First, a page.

Rosselló’s New Prescription On Status

by John Marino

March 28, 2003
Copyright © 2003 THE PUERTO RICO HERALD. All Rights Reserved.

. JOHN MARINOIn a flurry of interviews with island media outlets during his weeklong stay in Puerto Rico, former Gov. Pedro Rosselló discussed everything from corruption to how to improve health reform to the alleged incompetence of the Calderón administration.

It was clear that Rosselló, who seemed to have grown impatient, even world-weary during his eight years as governor, had his batteries recharged during his two years stateside teaching public health courses at universities in Boston and Washington, D.C.

Stripped of the huge entourage that comes with being governor, Rosselló was traveling light, accompanied by his trusted aide, Frances Rodríguez, and two bodyguards assigned for his protection while in Puerto Rico. In the interviews, he was more than willing to field tough questions about corruption and the failures of his administration.

But the former governor became most animated during his discussion of the island’s status dilemma. Rosselló, whose public persona is that of a man of action rather than an intellectual, also clearly had spent much of his time outside office in deep thought about status and his discussion of the issue took on philosophical overtones.

While a third Rosselló administration would continue lobbying the federal executive branch of government and Congress to address the issue of Puerto Rico’s status, he said he would attack the issue via a third route as well: taking the island status fight to federal courts.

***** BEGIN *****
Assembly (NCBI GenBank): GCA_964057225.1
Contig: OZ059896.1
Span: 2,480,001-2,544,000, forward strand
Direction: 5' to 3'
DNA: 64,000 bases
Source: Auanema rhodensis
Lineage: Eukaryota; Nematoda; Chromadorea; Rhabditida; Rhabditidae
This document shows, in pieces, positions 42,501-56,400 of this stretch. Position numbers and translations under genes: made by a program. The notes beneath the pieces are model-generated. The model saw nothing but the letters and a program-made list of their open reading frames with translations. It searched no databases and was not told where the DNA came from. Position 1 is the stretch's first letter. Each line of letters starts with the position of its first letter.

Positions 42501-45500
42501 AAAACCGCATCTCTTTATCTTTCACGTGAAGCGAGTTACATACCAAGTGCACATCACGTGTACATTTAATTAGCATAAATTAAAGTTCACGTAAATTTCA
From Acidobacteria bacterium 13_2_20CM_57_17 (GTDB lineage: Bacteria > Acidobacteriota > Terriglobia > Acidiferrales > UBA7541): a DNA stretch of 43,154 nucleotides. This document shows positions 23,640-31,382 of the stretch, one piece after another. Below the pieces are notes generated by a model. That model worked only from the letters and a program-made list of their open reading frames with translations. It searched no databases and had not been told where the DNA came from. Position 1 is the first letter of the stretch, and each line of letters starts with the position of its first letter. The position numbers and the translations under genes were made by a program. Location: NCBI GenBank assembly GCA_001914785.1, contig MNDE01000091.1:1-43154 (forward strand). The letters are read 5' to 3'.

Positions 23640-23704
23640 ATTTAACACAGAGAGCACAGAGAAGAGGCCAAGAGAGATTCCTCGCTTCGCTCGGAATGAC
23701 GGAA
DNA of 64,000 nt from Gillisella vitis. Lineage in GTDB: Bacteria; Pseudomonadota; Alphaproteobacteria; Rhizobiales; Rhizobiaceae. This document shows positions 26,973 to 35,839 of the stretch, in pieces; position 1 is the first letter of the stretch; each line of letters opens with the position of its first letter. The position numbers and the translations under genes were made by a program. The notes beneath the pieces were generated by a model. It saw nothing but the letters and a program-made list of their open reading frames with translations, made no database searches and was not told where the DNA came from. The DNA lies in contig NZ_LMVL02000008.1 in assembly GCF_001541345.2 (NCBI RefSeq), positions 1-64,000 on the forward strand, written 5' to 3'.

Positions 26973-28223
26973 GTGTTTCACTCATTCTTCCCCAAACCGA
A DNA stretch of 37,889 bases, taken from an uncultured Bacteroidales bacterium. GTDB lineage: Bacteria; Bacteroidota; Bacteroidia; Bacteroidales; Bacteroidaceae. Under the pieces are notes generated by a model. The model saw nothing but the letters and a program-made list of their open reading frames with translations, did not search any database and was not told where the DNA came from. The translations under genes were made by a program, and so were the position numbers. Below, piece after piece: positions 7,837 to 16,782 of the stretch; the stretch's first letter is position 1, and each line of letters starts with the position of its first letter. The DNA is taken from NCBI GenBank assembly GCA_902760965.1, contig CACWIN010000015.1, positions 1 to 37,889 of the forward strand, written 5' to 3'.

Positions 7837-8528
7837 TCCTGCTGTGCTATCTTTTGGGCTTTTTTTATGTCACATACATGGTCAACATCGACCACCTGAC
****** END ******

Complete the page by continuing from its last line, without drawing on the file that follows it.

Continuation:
"It’s another flank we have to look at when we see that the processes in the other political branches have been so frustrating," he said in one interview.

Don’t expect another plebiscite to be called if Rosselló comes back to La Fortaleza for a third term. He said he now sees a status vote as the final phase in resolving Puerto Rico’s political status -- a question put to Puerto Ricans only after other branches of the federal government have acted on the issue.

He admitted to making mistakes during the plebiscites he called in 1993 and 1998. In the first vote, the parties were allowed to create their own definitions of the political status they supported, which led voters to choose unrealistic options, Rosselló said.

In 1998, while the his administration was able to get the U.S. House to pass a bill that would have bound Congress to the results of a status plebiscite, the U.S. Senate let the measure die. In allowing a fifth option, the infamous "none of the above," the plebiscite allowed Puerto Ricans not to take a decision on the issue, he said.

Rosselló admits to being frustrated by his administration’s inability to win support in the Senate, but he now sees that the institution itself is set up to be "conservative."

"It resists change and has the mechanisms to do so," he said, pointing to the filibustering tactic. In fact, the Senate was created in such a way in order to protect the state of the union, he added.

Rosselló sees the federal courts as another way to address status, arguing that Puerto Rico residents have a claim that their civil rights are being violated because they cannot vote for national officeholders — namely the president.

Puerto Rico and other U.S. territories, Rosselló argued, are the only places on earth where if a U.S. citizen establishes residency he cannot vote for president.

"This is not even a Puerto Rican issue — it is a territorial issue, it is geographic discrimination," he told San Juan City Magazine last November.